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351 Possible Causes for Neonatal Hypotonia, Small Foot

  • Prader-Willi Syndrome

    Hyperphagia, intellectual disabilities/behavioral disorders, neonatal hypotonia, and hypogonadism are cardinal features for PWS.[ncbi.nlm.nih.gov] The patient showed neonatal hypotonia, hyperphagia, obesity, central hypogonadism, hypothyroidism, strabismus.[ncbi.nlm.nih.gov] Prader-Willi syndrome (PWS) is characterized by neonatal hypotonia, hyperphagia, childhood obesity at an early age, short stature, varying degrees of mental deficiency, and[ncbi.nlm.nih.gov]

  • Early Infantile Epileptic Encephalopathy Type 2

    Our patient presented with neonatal hypotonia and feeding difficulties, then developed pharmacoresistant epileptic encephalopathy, characterized by multiple seizure types[ncbi.nlm.nih.gov] Multiple congenital anomalies-hypotonia-seizures syndrome-2 (MCAHS2) is an X-linked disorder comprising severe developmental delay, facial dysmorphism, neonatal hypotonia,[synapse.koreamed.org] Neonates have poor suckling reflexes, hypotonia and manifest with generalized and symmetrical tonic spasms that can appear in clusters or singly and can last for up to 10[orpha.net]

  • Cardiodysrhythmic Potassium-Sensitive Periodic Paralysis

    Hypotonia: Perinatal Motor, early Development: Delayed Feeding difficulty Weakness Severe Axial & Generalized Respiratory Face Course: Slow progression Ophthalmoplegia (40%[neuromuscular.wustl.edu] Pro742Ser; Leu1367Val Recessive missense: Glu100Lys; Phe275Leu CACNA1S protein effects CACNA1S levels: Reduced Ca release induced by depolarization: Impaired Clinical Onset age: Neonatal[neuromuscular.wustl.edu]

  • Autosomal Recessive Spastic Paraplegia Type 20

    SPG52 AP4S1 14q12 AP4S1 Complicated: neonatal hypotonia that progresses to hypertonia. Dysmorphic features.[scielo.br] When present it is found in distal muscles in the lower limbs, usually the small muscles of the foot and tibialis anterior.[jnnp.bmj.com] […] form is fatal; the early childhood form causes hypotonia and psychomotor retardation; the late childhood form causes poor coordination, gait and language acquisition disorders[elsevier.es]

  • Rett Syndrome

    Both showed neurological symptoms from the neonatal period, including hypotonia, irritability and severe microcephaly.[ncbi.nlm.nih.gov]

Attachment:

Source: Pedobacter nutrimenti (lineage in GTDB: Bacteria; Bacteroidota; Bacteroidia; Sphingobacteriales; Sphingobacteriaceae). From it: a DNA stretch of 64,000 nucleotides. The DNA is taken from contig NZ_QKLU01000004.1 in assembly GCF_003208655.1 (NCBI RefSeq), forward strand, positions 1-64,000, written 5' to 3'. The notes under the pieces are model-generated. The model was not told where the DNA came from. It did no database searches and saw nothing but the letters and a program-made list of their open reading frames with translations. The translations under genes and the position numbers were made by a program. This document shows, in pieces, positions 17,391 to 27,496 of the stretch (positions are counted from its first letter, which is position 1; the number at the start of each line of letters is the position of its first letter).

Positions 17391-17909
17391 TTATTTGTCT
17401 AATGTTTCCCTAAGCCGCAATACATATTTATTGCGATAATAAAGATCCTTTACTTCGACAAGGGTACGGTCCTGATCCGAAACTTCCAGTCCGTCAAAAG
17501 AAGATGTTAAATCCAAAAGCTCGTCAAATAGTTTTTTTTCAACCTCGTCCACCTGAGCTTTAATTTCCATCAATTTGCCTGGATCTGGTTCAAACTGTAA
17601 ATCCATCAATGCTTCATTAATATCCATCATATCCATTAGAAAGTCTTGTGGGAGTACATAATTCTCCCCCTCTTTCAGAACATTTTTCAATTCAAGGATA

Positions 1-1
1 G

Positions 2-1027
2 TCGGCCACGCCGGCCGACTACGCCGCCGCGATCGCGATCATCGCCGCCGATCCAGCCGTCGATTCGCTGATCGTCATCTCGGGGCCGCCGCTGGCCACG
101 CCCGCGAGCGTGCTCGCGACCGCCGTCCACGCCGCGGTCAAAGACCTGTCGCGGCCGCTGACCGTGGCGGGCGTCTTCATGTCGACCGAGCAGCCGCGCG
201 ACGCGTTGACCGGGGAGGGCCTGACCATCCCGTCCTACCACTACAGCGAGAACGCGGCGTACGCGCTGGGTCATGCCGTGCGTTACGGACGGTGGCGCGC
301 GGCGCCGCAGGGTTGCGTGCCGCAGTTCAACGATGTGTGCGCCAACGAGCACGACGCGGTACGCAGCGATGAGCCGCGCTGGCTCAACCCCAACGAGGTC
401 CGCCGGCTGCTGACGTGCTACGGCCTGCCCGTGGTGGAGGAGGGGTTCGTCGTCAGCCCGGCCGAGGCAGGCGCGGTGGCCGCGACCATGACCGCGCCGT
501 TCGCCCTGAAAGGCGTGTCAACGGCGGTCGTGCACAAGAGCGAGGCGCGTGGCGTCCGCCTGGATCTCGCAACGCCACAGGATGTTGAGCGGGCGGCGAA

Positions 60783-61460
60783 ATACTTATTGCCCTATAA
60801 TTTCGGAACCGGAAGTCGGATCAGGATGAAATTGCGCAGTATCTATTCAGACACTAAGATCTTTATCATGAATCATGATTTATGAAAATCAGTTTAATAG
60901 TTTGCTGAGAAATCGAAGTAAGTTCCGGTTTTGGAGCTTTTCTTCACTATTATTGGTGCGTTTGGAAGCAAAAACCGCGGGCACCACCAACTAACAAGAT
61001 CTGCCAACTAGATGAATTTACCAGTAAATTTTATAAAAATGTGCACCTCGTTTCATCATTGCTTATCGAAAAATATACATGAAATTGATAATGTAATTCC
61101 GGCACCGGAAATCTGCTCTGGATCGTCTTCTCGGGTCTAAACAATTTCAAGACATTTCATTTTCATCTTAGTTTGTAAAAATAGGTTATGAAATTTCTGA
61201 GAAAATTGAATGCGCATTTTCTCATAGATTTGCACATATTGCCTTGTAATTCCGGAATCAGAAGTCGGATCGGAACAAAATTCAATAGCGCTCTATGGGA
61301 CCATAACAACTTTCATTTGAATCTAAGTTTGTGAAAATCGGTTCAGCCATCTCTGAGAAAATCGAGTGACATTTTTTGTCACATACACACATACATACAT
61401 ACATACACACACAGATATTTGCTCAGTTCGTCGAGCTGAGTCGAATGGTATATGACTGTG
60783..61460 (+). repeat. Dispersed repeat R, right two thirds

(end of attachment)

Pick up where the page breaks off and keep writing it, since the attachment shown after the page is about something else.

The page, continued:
• Acrootoocular Syndrome

    Hypotonia Miles-Carpenter syndrome miliaria Milner Khallouf Gibson Syndrome Mirhosseini-Holmes-Walton Syndrome Mirizzi Syndrome Mitchell-Riley Syndrome mitochondrial DNA[rgd.mcw.edu] Early hypotonia is observed in nearly all JSRD patients and can be recognized in the neonatal period or in infancy.[ojrd.biomedcentral.com] Neonatal seizures are common. Bony stippling (chondrodysplasia punctata) of the patella (e) and other long bones may occur.[entokey.com]

  • Pityriasis Circinata

    Neonatal hypotonia, weal motility, and hyporeactivity have been reported,” he said.[mdedge.com] […] to medium-sized blisters, usually affecting the inner aspect of the foot ( vesiculobullous type).[dermnetnz.org] In pregnant women, pityriasis rosea is sometimes associated with miscarriage if occurring within the first 15 weeks of pregnancy, premature delivery, or neonatal hypotonia[emedicine.com]

  • Neuropathy

    The impediment to neuronal development starts in utero , and thus clinical features such as poor suck, hypotonia, and temperature instability are usually present in the neonatal[ncbi.nlm.nih.gov] Perform strength testing and examine for distal intrinsic extremity muscle atrophy, since weakness of small foot muscles may develop.[emedicine.medscape.com] At an annual check the test for neuropathy will involve the doctor stimulating the foot with a small plastic implement or tuning fork to see if you correctly detect the sensation[diabetes.co.uk]

  • Foot Deformity

    228156007 ] [ICD9CM: 317-319.99 ] [UMLS: C0025362 , C3714756 HPO: HP:0001249 ] [HPO: HP:0001249 UMLS: C0025362 , C0423903 , C0917816 , C1843367 , C3714756 , C4020876 ] - Neonatal[omim.org] The intrinsic foot muscles (the small muscles in the sole of the foot that help move the toes) are weaker than the extrinsic muscles (the larger muscles in the lower leg that[footeducation.com] The baby's foot is moved a small amount at a time to help it develop properly.[llila.com]

  • Cerebro-Oculo-Facio-Skeletal Syndrome

    They also exhibit a predominantly postnatal growth failure, a severe psychomotor retardation, with axial hypotonia and peripheral hypertonia and neonatal feeding difficulties[ncbi.nlm.nih.gov] X-ra. studies may reveal displacement of the small foot bones between the ankle and toes (second metatarsals) and neuroimaging studies may show reduced white matter with gray[rarediseases.org]

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